Lorio Forensics

New Review of ‘Social (In)Justice and Mental Health’

“Psychiatry’s reckoning with its own racist past is overdue, but what exactly should the path forward look like?” In their new book, Social (In)Justice and Mental Health, co-edited by Dr. Ruth Shim and Lorio Forensics Founder and Principal Consultant Dr. Sarah Vinson tackled this question. And based on a recent review in the peer-reviewed Journal of Psychiatric Practice , they knocked it out of the park. 

The September 2021 edition of the Journal of Psychiatric Practice features a review of Shim and Vinson’s work. According to the review’s authors, “Social (In)Justice and Mental Health looks beneath the surface of mental health care and offers the most extensive excavation and critique of the pervasive racism throughout mental health that we have read.” Within the pages of this new groundbreaking work, Shim and Vinson, the primary authors of the text, identify the ways in which the mental health field has contributed to racial disparities. Further, they delve into how the field ought to respond to social injustice. Health, ultimately, is more than medicine and if the medical field is to truly promote wellness there must be a broader lens that incorporates issues of race.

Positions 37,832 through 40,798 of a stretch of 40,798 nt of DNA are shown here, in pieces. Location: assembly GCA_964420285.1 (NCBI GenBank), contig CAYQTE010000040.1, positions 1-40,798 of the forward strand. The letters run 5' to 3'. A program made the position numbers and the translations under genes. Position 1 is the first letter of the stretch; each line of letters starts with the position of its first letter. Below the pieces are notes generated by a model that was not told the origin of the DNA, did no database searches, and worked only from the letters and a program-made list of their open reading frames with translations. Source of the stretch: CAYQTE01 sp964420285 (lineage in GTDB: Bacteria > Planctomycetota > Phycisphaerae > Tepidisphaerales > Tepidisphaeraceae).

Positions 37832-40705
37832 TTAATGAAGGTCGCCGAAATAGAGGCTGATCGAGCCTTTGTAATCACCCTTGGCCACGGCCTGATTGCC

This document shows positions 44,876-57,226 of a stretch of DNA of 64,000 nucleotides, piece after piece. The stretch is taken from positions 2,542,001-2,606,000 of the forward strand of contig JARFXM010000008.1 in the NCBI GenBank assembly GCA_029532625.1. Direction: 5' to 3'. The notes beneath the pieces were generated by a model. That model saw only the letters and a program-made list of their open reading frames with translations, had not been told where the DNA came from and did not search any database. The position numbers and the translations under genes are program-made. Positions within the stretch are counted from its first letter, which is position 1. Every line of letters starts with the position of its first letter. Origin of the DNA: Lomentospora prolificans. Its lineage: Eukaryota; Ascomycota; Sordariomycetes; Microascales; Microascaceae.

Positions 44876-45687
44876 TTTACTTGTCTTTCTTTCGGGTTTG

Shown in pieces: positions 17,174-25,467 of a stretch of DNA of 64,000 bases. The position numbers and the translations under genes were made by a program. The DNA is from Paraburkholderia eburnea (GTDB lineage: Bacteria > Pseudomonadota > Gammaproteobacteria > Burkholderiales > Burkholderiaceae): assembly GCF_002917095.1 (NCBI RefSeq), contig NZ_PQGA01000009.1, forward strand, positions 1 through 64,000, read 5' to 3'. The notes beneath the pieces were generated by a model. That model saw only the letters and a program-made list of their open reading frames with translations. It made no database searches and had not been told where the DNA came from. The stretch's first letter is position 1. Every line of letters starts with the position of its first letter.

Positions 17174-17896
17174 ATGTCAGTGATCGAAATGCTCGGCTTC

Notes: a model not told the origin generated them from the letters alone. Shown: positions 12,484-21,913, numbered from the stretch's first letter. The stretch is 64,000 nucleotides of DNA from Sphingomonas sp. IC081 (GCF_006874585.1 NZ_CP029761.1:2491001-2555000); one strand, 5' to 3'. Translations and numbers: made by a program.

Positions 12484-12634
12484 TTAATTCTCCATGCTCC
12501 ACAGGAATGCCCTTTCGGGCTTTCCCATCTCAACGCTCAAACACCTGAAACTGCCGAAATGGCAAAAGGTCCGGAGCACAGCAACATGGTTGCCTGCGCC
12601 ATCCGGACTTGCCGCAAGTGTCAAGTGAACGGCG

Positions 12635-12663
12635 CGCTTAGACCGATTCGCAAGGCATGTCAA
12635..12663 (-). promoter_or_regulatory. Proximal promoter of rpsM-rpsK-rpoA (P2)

Such a critique is well overdue and the medical establishment is beginning to come to terms with this reality. “Early psychiatric practices laid the groundwork for the inequities in clinical treatment that have historically limited quality access to psychiatric care for BIPOC,” according to the American Psychiatric Association (APA). This is a daunting admission but it must be followed by substantive actions. Shim and Vinson go far beyond critique and as this latest review of their work points out, one “can’t read Social (In)Justice and Mental Health and not feel

moved to act.” Social (In)Justice and Mental Health is a clear mandate to the medical profession, one that must be given heed to. The Journal of Psychiatric Practice’s review is a clear endorsement that the medical establishment must embrace reform, if the goal is true societal wellness. 
Sandra Steingard echoed much the same in her review of Social (In)Justice and Mental Health for the Community Mental Health Journal. This work points not to an empty exercise for academics but something much larger and has tremendous relevance for forensic mental health consultation. It is no coincidence that the populations  grossly overrepresented in our criminal justice system mirror those disproportionately impacted by social injustice and mental health inequities. Further, civil legislation undertaken with a lens informed by the social injustice and mental health interplay has the potential to move society toward justice, and in turn, toward better population health. As this text illustrates, cultural and structural humility are critical for a robust understanding of mental health, and the same is most certainly true for forensic mental health consultation.

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